Sound Off: State Ferries need to improve decision making


The following is edited from an email sent to Washington State Ferries before the recent Whidbey News-Times article “Small Boat Means Long Ferry Lines.” Actually, there is much more that is faulty in the ferry operation. So, I composed an advisory essay for State Ferries officials to help them make improved decisions going forward in the short term, and also long term:

First of all, the operation should start with first principles, namely what is, or should be, the mission statement for State Ferries? A valid mission statement could be crafted by a group involving all stakeholders, including ferry management, proxies for walk-on and auto users, union members of all positions on the ferries and representatives from the legislative and executive branches of state government. Here’s a starter shot at a mission statement: “The Washington Ferry Service mission is to provide safe, reliable, and convenient service to vehicular and walk-on customers.”

I have no idea why the Mukilteo-Clinton route is running short of capacity; there was a period a couple of years ago where the summer service consisted of two large 144-car ferries and even at peak times the service was good. Then you substituted a 124-car capacity vessel for one of the boats and now that is replaced by an 89-car vessel.

The capacity shortfall that builds up all day over each sailing results in undue waiting starting late morning every single day. That does not meet any conceivable mission statement for customer service. The situation is aggravated at the end of the day by shifting to one boat at 9 p.m. and exacerbated further by using the small ferry as the lone boat in service after 9 p.m. to clean up the backlog.

Here’s a shot at a near-term operating guideline you could implement next week without dealing with crew or boat shortages that would mitigate, though not eliminate the problem.At 9 p.m., use the large boat to clean up the backlog instead of the small boat.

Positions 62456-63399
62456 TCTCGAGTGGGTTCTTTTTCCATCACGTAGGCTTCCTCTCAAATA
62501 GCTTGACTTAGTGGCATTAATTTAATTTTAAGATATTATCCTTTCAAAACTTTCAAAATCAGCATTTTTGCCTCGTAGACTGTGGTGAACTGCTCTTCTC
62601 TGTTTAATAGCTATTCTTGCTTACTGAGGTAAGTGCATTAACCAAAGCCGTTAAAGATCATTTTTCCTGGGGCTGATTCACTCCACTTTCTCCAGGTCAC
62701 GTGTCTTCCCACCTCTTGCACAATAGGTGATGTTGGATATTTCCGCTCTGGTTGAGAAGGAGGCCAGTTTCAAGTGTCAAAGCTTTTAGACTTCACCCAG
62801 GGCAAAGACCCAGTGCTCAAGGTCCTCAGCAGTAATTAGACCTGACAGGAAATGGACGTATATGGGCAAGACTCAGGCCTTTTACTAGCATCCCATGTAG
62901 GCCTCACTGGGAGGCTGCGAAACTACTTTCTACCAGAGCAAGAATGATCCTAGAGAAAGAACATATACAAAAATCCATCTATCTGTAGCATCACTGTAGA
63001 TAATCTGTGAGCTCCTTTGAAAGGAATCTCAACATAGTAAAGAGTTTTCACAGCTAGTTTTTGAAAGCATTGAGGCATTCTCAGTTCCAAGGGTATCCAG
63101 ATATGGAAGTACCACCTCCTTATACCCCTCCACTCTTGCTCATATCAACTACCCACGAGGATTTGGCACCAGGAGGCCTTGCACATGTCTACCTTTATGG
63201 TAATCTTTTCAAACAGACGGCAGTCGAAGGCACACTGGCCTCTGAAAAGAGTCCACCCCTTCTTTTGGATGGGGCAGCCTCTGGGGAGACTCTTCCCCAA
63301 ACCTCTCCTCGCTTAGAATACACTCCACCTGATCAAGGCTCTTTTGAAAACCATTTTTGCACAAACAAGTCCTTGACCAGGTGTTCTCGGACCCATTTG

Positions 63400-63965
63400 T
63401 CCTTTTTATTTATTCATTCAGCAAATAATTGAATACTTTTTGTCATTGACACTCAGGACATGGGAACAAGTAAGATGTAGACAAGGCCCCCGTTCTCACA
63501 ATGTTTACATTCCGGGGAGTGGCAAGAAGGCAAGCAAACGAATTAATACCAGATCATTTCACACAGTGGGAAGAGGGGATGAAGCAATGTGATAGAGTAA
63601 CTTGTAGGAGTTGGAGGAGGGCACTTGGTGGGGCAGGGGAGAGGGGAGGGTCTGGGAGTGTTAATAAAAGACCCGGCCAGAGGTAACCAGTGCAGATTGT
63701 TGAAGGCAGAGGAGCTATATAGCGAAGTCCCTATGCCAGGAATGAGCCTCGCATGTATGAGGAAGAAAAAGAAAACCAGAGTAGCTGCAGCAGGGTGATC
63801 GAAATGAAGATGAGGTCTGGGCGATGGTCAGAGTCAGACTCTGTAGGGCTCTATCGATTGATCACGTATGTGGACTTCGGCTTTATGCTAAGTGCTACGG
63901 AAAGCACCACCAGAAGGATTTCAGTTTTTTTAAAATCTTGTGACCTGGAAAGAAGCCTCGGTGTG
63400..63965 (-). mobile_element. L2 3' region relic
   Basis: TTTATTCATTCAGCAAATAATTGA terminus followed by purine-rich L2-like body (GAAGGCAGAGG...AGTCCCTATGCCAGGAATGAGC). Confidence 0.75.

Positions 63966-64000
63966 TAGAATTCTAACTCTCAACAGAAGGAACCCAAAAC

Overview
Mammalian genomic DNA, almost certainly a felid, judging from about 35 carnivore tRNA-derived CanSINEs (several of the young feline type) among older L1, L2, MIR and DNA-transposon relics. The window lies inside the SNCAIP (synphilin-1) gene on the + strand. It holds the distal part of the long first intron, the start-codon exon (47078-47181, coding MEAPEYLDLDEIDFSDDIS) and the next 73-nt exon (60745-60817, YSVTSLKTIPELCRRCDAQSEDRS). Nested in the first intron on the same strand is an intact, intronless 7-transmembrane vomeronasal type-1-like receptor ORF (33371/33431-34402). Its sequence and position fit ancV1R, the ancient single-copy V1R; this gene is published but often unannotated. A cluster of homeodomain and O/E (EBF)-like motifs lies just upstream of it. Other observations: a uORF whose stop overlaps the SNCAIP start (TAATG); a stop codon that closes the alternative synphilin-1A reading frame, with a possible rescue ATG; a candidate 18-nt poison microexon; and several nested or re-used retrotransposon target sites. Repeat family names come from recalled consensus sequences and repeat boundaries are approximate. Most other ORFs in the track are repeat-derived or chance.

Maintain the 30-minute schedule as a tactical policy after 9 p.m. to clean up the backlog down to a one-boat wait.

My ferry story: On Wednesday, June 19 my wife and I drove to a family event in Woodinville using the Clinton ferry outbound and the Mukilteo ferry inbound to home. The family event started at 4 p.m. and ended at 7:45 pm. Given a ferry advisory of a two-hour wait at Clinton, we left home at 1:35 p.m., ran into the ferry wait line on Highway 525 about 3/4 mile from the Clinton Post Office, waited for one ferry and made the next. The website listing of ferries operating were backwards, so it appears either the website was wrong, or the ferries were running 30 minutes behind schedule. We got to our event on time.

Returning home, the advertised ferry wait in advisory emails had not been updated from the noon issue of a two-hour wait so we had little guidance on when to leave the event. We left the family event about 7:15 pm hoping to make the 9 p.m. ferry and ran into the Mukilteo ferry line at about a half mile before Fifth Street.

On entering the toll booths, we were told we would make the 10 p.m. sailing. Simultaneously, we received first an email from your service advising there was no waiting line at Mukilteo, followed by another advising a one-hour wait. The latter was clearly in error; the cars in lanes adjacent to ours would have to wait until the 11 p.m. sailing, and based on the small boat capacity, at the time we boarded the 10 p.m. sailing I estimate there were cars in the holding area that would be lucky to make the midnight boat. I have no idea what you do for the last sailing if there is still a large number of cars in holding.

Peter Morton is a Langley resident and former member of the Langley City Council.